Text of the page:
American Airlines and US Airways Merger – One Traveler’s Wish List

Coming soon to Phoenix Sky Harbor International Airport?

American Airlines and US Airways are destined to merge, if you believe the many airline industry talking heads. If the merger is inevitable, it opens many questions and concerns. But I don’t want to go there. Instead, I offer my wish list for an American Airline and US Airways merger. Are my suggestions practical or workable? I have no idea. But they’re food for thought. What would you add?

Follow US Airways into the Star Alliance
When I fly US Airways, I earn miles that I could use on Asiana Airlines, Hawaiian Airlines, Air New Zealand or even United Airlines. That gets me to a lot of great destinations on highly rated airlines (well, except for United). On American’s OneWorld side, Qantas and Cathay Pacific are the best offerings. Star Alliance just has a bigger, better footprint.

More intercontinental flights from Phoenix
The nation’s seventh-largest metro area has some of the most meager, provincial airline service in the country. It has just one not-even-daily intercontinental flight to London Heathrow. London is a great gateway to the rest of Europe, and there are plenty of London hotels and other attractions. But for other intercontinental hubs, I have to fly to LAX, Houston, New York or Chicago first. That’s intolerable, and the American Airlines – US Airways merger could be a game changer for a metro area of 4.2 million people. More intercontinental flights would take a bite out of a major obstacle for leisure travel: time and stops.

Turn it into a true US flag carrier
When an American flies a national carrier like Qantas, Air New Zealand or Asiana, we get our very first taste of the countries they represent. And next to U.S.-based airlines, they’re a revelation. Look at what our domestic carriers offer visitors from abroad: a bunch of airlines rated at three stars by Skytrax. A merged American Airlines and US Airways should make it their mandate to represent the U.S. around the globe – and they need to aim for airlines that people enjoy flying.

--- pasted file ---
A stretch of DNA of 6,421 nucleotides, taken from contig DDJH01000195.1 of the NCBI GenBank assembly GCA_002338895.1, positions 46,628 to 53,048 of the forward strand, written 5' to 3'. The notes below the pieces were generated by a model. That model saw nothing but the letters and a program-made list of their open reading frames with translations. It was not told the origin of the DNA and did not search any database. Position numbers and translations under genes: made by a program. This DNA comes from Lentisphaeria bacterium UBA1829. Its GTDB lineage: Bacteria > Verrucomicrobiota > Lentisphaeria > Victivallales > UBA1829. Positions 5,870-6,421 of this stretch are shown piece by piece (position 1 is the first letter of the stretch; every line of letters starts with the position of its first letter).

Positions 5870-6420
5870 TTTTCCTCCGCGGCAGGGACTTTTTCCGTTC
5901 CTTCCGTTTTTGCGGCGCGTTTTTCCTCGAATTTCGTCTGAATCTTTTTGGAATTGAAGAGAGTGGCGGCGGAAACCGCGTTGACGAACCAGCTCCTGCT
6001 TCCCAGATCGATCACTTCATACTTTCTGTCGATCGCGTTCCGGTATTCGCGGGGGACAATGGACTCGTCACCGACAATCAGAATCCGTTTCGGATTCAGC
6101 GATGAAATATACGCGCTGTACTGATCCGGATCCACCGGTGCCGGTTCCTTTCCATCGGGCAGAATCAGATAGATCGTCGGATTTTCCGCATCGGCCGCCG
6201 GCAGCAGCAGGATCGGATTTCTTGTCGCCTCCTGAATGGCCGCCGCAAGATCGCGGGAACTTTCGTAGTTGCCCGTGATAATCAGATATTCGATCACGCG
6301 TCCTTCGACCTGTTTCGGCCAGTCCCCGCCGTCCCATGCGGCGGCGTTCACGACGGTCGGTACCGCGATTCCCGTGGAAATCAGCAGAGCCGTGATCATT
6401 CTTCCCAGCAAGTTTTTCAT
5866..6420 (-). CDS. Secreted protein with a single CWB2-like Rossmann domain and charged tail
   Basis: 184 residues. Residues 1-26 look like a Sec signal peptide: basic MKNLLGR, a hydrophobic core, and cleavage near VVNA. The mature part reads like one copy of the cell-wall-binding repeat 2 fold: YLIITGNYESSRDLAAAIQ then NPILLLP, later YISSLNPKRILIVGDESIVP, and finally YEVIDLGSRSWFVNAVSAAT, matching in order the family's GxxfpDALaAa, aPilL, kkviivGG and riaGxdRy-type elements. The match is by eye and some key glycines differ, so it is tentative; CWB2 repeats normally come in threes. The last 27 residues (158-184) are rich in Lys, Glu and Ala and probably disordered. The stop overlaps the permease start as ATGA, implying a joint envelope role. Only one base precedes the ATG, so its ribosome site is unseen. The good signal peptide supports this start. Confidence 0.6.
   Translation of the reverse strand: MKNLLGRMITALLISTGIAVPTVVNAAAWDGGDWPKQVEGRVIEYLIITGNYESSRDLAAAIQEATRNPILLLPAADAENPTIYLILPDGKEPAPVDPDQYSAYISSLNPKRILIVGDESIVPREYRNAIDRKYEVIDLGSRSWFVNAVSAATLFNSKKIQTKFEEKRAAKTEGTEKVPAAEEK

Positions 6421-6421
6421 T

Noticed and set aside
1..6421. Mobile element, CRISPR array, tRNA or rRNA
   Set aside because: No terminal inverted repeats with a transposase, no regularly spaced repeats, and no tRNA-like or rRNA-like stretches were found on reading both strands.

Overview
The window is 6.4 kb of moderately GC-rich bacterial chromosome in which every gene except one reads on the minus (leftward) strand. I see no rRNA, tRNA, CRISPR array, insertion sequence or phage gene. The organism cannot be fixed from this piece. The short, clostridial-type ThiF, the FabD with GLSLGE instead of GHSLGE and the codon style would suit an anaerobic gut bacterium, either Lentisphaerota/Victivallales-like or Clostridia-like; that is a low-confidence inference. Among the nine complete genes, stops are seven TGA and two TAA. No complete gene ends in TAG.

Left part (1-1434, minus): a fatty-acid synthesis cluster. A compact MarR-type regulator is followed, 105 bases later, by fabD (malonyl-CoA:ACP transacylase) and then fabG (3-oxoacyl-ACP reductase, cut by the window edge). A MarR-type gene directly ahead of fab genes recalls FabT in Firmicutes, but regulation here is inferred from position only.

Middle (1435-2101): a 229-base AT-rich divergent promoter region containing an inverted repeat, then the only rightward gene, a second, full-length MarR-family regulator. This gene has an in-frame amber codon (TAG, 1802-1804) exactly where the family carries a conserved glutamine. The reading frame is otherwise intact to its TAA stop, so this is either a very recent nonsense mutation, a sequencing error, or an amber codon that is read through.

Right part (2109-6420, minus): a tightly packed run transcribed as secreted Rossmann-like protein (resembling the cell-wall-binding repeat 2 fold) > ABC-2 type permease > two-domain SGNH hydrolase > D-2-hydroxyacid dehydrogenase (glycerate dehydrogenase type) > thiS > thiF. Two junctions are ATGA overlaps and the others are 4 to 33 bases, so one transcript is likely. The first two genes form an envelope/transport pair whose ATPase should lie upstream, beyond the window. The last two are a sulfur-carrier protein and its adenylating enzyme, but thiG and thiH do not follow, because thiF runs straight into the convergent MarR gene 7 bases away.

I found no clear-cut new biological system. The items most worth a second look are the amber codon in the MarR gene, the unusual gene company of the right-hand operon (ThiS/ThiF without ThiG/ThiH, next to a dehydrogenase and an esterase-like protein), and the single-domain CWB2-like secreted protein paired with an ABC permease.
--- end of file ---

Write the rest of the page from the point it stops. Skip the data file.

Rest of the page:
Bring back the 747
The 747 represents American innovation and longevity. Its latest iteration, the 747-8i, is a magnificent piece of technology. Is it not strange that two airlines that name-drop the country’s name don’t have the 747 in their fleets? Bring it back and, along with the 787, the merged US Airways and American Airlines will represent some of the best ideas in commercial aviation.

Re-Brand with a vengeance
Make this a new beginning. Think of this as using existing assets to create a new entity with no bad baggage. Make it destroy pre-conceived notions. New logos, new liveries, new attitudes, new destinations, new mission, new culture. Make this opportunity more than another bland merger.

This post is sponsored by expedia.co.uk, part of the world’s largest online travel company. It features millions of published and discounted fares from more than 450 airlines. You’ll also find comprehensive online destination guides, maps and more and expedia.uk.com.

Air Miles, Student Travelers and More: Ideas for Airlines

If any airline can make flying cool again, it’s V Australia – it’s all about destinations, image and cultivating young travelers.

It’s time for a smart airline to cultivate tomorrow’s frequent fliers: teenagers and students.

My niece, Emily, recently turned 16. My wife and I want to get her a batch of frequent flier miles as soon as her parents get her an account with her preferred airline (that’s a not so subtle hint to my brother, Erich). The last time I visited Emily, she said she’d like to visit Australia. Right there, I had the idea in my head: Get her some air miles. That’s been easier to say than to do – and airlines are missing a major opportunity.

How Airlines Can Step Up

First off, offer deals for student flights. Maybe even tie it into an incentive based on grades or scholarships. Second, offer a promotion that encourages parents to open air miles accounts for their kids. Give a slight break on the cost of the miles, and throw in some sort of cool extra. Like what? Maybe a discount card good at hostels world-wide. Maybe a single-use day pass to an airline lounge. Maybe a tour of the airline’s hub operation to see what it’s like to work at an airline. Whatever it is, make it functional or creative – both, if possible. Show student travelers that they’re important – now and in the future.

Make Flying Cool Again

Airlines and their marketers forget something: that student travelers are blasé about the experience of flying. They’ve grown up in a world where people think flights are stressful, inconvenient glorified bus rides. The adults around them are indifferent to how great it is to fly across the country at 35,000 feet.